IBM drops SoftLayer brand, moves cloud offerings to Bluemix


With surprisingly little fanfare, IBM Corp. has decided to do away with its SoftLayer brand and reorganize all of its Infrastructure-as-a-Service offerings under the Bluemix moniker.

“Today, we’re excited to share the next big step in SoftLayer’s evolution as part of the IBM Cloud portfolio: IBM Bluemix is integrating SoftLayer products and services into its vast catalog of infrastructure, platform, and application services!” the company said in an Oct. 22 statement.

SoftLayer customers will be pleased to know that nonetheless, there will be no other major changes on their end. IBM assures us that Softlayer “will remain in place as fundamental building blocks upon which the broader Bluemix catalog will be built.” What that means is that SoftLayer’s portal and other sites will all remain in place, as they were, though customers may see some cross-pollination between it and Bluemix’s Platform-as-a-Service offerings, so users can tap into services from both brands on the site they’re most familiar with.

“Making the push of BlueMix and leveraging all of the Watson, analytics, and other resources is a good play,” said Stu Miniman, an analyst with Wikibon, owned by the same company as SiliconANGLE.

In essence, you’re probably going to see the Bluemix logo a lot more, and the SoftLayer logo will slowly disappear, but everything else will remain as is, for now at least. IBM’s cloud offerings can now be seen, all in one place at

One interesting change, though: It’s now possible to sign into Bluemix with an IBM ID, which means users will have a single user interface to order and manage app runtimes, services and infrastructure. IBM said it made the change due to requests from customers, and adds that other benefits include being able to consolidate payments for cloud services under a single invoice, using a single payment method. To sweeten the deal, IBM is giving existing SoftLayer customers $200 in free credits for Bluemix applications or services.

IBM bought SoftLayer for about $2 billion back in 2013, and quickly transformed the platform into the foundation of its IaaS offerings, but separate from its PaaS offerings on Bluemix.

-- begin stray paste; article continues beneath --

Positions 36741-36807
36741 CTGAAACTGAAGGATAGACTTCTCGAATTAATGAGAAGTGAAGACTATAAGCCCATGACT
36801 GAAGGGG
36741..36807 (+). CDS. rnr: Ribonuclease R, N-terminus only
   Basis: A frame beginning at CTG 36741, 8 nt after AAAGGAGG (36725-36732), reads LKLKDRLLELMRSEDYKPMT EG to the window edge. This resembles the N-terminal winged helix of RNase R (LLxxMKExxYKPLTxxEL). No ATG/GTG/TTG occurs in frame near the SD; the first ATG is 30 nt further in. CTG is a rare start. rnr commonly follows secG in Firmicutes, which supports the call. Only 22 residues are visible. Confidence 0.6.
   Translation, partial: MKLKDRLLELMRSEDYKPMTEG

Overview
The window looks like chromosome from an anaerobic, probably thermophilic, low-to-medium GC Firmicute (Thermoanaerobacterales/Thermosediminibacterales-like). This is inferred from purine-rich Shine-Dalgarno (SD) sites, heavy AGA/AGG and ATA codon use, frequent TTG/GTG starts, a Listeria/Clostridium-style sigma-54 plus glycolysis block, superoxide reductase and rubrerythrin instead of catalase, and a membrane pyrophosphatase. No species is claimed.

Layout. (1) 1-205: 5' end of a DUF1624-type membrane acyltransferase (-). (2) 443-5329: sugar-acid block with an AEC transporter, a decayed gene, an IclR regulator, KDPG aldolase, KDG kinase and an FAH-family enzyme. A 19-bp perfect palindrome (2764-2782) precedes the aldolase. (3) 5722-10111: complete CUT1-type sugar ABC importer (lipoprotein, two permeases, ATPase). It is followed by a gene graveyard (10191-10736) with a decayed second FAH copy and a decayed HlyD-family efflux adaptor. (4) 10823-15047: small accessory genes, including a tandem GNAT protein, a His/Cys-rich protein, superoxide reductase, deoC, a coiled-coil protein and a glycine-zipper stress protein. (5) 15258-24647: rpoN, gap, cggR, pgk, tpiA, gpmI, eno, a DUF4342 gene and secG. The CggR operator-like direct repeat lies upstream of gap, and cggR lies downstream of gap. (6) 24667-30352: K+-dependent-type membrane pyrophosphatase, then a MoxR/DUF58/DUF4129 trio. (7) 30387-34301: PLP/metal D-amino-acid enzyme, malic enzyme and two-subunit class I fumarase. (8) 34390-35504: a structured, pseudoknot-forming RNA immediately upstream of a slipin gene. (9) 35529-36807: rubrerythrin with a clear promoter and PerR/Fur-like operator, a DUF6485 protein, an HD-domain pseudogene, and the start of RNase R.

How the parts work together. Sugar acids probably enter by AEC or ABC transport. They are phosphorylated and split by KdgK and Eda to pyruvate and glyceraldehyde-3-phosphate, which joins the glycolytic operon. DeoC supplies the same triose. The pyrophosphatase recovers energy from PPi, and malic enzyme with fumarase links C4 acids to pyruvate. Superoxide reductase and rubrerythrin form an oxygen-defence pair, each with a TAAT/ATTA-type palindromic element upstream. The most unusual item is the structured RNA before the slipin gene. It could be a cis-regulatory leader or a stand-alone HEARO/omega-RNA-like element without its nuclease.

With the rebranding, IBM is clearly hoping to unify the operator and developer experience in its cloud, said Al Hilwa, program director for software development research at IDC. “Softlayer was the brand they acquired, but the Bluemix brand is a lot more meaningful to the more sought-after developer population. It also makes sense to invest and concentrate equity in a single brand going forward,” Hilwa said.

IBM’s thinking is that it can enhance the experience for SoftLayer users by offering easy access to new services from Bluemix, like being able to spin up servers and stacks that span across infrastructures and apps, and not least present a more united face versus cloud leaders Amazon Web Services and Microsoft Azure.

Whether or not that will actually appeal to customers remains to be seen, however. Holger Mueller, principal analyst and vice president at Constellation Research Inc., said that while the simplification might useful against AWS, and also welcomed by some customers, he’s not convinced that the move is such a smart one. He said that IaaS and PaaS are very distinctive value propositions, and that some enterprises likely appreciate that distinction.

“Yes, there are enterprises who want and need both as they build next gen apps, but some enterprises may only need IaaS to switch their data center over, and have no interest in PaaS,” Mueller said.